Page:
Why are you in university? Why are you at Glendon? Why your specific program? Why are you still here?
These are just a handful of questions #TeamAwesome decided we should try answering this month.
Here’s my story:
For as long as I can remember, I have been in love with Québec.
I often joke that it stole a piece of my heart the first time I went and that I need to move there to reclaim what’s mine.
Needless to say, in grade 11, I was certain I was going to be studying there. I also thought I’d be studying in psychology since it had peaked my interest (in no small part due to my love of self-analysis).
Kind of far from the girl who’s now studying Communications and who boasts having only ever applied to Glendon.
So determined was I to study in Québec, I skipped the OUF despite my school’s councillor urging everyone to go. I mean, seeing universities in Ontario was useless to me, Québec was my future.
I researched relentlessly the options I had, and how to apply as an out of province student.
I learned that I’d have to do a transition year because of the different education system in Québec.
Well that’s kind of annoying, but I can understand, so whatever.
One month later, on my top university choice, I stumble upon a page stating that I have to be 18 before September 1st of the year I’d be starting to be accepted.
My birthday is in September, how could you do this to me? There’s no way I’m waiting a year to apply, I’m not about to take a year off from my studies, that one random person once told me that most people don’t ever go back after!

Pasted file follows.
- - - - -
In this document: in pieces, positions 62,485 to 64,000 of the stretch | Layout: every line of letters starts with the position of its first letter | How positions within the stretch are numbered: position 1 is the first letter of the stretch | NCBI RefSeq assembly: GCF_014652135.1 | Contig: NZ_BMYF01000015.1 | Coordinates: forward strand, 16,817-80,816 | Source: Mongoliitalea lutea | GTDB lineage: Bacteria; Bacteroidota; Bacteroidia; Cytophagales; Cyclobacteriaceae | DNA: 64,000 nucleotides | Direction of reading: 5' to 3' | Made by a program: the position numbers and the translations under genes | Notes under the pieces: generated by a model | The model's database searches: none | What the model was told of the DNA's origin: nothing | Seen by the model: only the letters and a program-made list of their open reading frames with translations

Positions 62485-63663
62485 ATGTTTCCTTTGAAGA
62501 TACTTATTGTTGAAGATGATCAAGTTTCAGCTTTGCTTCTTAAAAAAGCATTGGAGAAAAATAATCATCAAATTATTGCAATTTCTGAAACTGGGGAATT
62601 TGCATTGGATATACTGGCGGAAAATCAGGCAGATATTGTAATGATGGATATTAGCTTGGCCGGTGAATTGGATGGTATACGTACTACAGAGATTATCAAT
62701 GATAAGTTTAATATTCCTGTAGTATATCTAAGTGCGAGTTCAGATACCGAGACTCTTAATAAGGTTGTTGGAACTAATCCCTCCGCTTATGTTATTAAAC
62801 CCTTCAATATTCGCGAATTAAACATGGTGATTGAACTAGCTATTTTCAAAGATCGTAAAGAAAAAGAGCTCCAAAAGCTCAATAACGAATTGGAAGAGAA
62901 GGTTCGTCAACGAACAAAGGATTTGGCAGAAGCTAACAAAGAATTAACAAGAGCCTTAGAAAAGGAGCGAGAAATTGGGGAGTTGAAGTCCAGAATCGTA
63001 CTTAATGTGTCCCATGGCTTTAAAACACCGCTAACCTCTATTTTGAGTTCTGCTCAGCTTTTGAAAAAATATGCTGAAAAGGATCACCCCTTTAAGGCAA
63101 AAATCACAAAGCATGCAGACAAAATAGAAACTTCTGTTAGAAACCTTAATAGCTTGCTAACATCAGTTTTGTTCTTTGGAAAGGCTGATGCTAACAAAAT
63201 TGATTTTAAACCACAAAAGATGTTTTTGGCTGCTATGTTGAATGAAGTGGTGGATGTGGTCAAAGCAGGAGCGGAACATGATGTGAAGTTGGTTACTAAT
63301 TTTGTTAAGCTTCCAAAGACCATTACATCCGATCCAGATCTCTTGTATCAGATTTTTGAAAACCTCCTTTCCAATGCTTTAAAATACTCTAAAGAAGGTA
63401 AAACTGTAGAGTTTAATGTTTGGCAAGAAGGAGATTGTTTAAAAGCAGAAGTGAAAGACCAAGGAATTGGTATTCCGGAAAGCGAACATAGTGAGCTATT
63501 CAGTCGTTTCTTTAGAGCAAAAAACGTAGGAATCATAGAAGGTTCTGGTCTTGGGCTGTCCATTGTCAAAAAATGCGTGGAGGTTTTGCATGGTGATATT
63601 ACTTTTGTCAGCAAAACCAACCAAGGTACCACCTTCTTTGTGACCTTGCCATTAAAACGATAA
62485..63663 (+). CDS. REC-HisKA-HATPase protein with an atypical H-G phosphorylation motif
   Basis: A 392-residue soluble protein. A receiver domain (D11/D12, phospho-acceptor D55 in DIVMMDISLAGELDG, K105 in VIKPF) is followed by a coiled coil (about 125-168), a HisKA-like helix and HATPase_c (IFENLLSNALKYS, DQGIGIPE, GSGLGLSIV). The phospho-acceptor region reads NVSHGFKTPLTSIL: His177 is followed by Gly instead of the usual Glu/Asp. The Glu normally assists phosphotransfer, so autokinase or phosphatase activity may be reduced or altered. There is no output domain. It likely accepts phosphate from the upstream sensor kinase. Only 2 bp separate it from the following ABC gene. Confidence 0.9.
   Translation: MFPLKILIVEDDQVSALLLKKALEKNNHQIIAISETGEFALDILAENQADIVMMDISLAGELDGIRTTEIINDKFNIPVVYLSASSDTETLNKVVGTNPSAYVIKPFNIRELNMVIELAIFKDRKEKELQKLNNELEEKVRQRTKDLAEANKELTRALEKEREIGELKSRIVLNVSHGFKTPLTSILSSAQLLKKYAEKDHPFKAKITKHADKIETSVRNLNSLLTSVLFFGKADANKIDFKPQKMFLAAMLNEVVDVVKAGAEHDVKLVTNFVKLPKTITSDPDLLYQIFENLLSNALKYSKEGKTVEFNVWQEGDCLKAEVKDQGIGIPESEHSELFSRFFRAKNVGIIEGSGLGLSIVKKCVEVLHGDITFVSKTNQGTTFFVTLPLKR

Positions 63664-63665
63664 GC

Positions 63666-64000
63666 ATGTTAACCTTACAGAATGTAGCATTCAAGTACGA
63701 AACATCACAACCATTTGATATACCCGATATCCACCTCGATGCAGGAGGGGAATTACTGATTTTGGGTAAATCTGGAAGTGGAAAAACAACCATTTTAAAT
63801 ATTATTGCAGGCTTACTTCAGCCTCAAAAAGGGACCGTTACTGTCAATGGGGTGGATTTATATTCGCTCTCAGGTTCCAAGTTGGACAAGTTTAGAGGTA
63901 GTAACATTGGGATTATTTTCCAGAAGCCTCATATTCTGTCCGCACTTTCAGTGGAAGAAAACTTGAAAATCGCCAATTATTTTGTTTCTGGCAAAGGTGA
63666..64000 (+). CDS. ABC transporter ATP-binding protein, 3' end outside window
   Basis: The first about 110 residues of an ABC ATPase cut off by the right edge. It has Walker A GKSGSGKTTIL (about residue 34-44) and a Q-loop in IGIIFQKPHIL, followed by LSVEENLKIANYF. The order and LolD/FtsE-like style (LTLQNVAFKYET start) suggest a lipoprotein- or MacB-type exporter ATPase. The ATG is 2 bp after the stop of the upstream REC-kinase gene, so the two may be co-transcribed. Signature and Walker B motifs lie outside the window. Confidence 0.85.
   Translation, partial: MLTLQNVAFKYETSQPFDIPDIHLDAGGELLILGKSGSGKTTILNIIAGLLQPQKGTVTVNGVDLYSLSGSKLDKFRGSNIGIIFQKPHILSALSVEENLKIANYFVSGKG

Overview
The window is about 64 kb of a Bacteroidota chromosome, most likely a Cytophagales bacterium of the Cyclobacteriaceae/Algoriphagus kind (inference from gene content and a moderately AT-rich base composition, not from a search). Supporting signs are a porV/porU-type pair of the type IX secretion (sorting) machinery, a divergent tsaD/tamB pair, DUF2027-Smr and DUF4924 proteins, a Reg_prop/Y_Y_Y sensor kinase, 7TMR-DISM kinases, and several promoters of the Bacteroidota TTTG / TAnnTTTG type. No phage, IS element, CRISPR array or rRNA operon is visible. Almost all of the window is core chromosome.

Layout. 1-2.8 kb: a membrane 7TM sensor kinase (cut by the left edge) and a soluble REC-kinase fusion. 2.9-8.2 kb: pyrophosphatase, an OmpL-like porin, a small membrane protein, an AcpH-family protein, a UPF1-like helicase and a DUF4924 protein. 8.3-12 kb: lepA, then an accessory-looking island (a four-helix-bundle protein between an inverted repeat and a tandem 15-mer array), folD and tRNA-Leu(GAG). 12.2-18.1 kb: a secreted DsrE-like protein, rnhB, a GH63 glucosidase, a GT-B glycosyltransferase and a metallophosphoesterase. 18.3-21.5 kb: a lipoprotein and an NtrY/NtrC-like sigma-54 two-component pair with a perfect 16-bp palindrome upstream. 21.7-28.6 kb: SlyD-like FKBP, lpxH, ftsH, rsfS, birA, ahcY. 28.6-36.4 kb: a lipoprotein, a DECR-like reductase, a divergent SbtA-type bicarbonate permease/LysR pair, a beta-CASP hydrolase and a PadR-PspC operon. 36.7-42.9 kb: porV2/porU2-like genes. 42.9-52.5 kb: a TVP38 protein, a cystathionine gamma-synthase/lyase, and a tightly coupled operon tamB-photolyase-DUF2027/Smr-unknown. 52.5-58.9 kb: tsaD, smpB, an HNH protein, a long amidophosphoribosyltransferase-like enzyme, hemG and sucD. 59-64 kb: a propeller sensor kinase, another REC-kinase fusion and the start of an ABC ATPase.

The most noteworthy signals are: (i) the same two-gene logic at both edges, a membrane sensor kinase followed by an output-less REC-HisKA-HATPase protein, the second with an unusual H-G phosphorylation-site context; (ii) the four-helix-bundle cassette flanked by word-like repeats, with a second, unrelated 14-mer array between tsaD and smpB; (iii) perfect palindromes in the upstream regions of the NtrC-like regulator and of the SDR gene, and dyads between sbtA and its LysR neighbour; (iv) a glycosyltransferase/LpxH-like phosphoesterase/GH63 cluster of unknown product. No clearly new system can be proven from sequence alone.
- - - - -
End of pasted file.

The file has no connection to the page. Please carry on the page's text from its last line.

(feel free to add more illogical and incorrect 16 year old annoyance here)
In the logic of my teenage ire, I decided that this didn’t deserve further research and that this rule obviously applied to every university in Québec.
Naturally, this also meant I decided to give up on studying in Québec. Since I had made up my mind, I also promptly lost the page I found the rule on and still wonder to this day if I read it right.
Regardless, I now needed a new plan, and I was now limiting myself to choices in Ontario to avoid further complications. Teenage me didn’t like complications that ended in disappointment. Furthermore, there was no way I would study in any language other than French. Cue dramatic decrease in options.
At the time, I only knew about Laurentienne and Ottawa in the francophone pool. I was also starting to lose my initial interest in psychology. So what was a girl to do?
Well, I started looking up random programs that seemed interesting on the electronicInfo website since it showed the requirements to get into the program as well as showing which programs were offered in French. As I jumped around various majors, I noticed a third option that kept popping up alongside UO and UL. The name and the logo were both completely unknown to me back then.
I wasn’t overly thrilled with Ottawa nor Laurentienne, so I decided to explore this third option.
What the heck even is this Glendon place?
I started looking at the programs, and discovered the International Studies program and the iBA which seemed perfect for me back then.
A bit more research about the campus and I was in love. I didn’t need to hear more to know that Glendon was the place for me.
What was the next logical step?
Obviously, spend the summer obsessively researching every little factoid I could find about the campus and what I needed to know before applying.
Come September, I was giddy to apply, and thought I knew everything I could possibly want or need to know. That is, until Glendon came to present at my high school.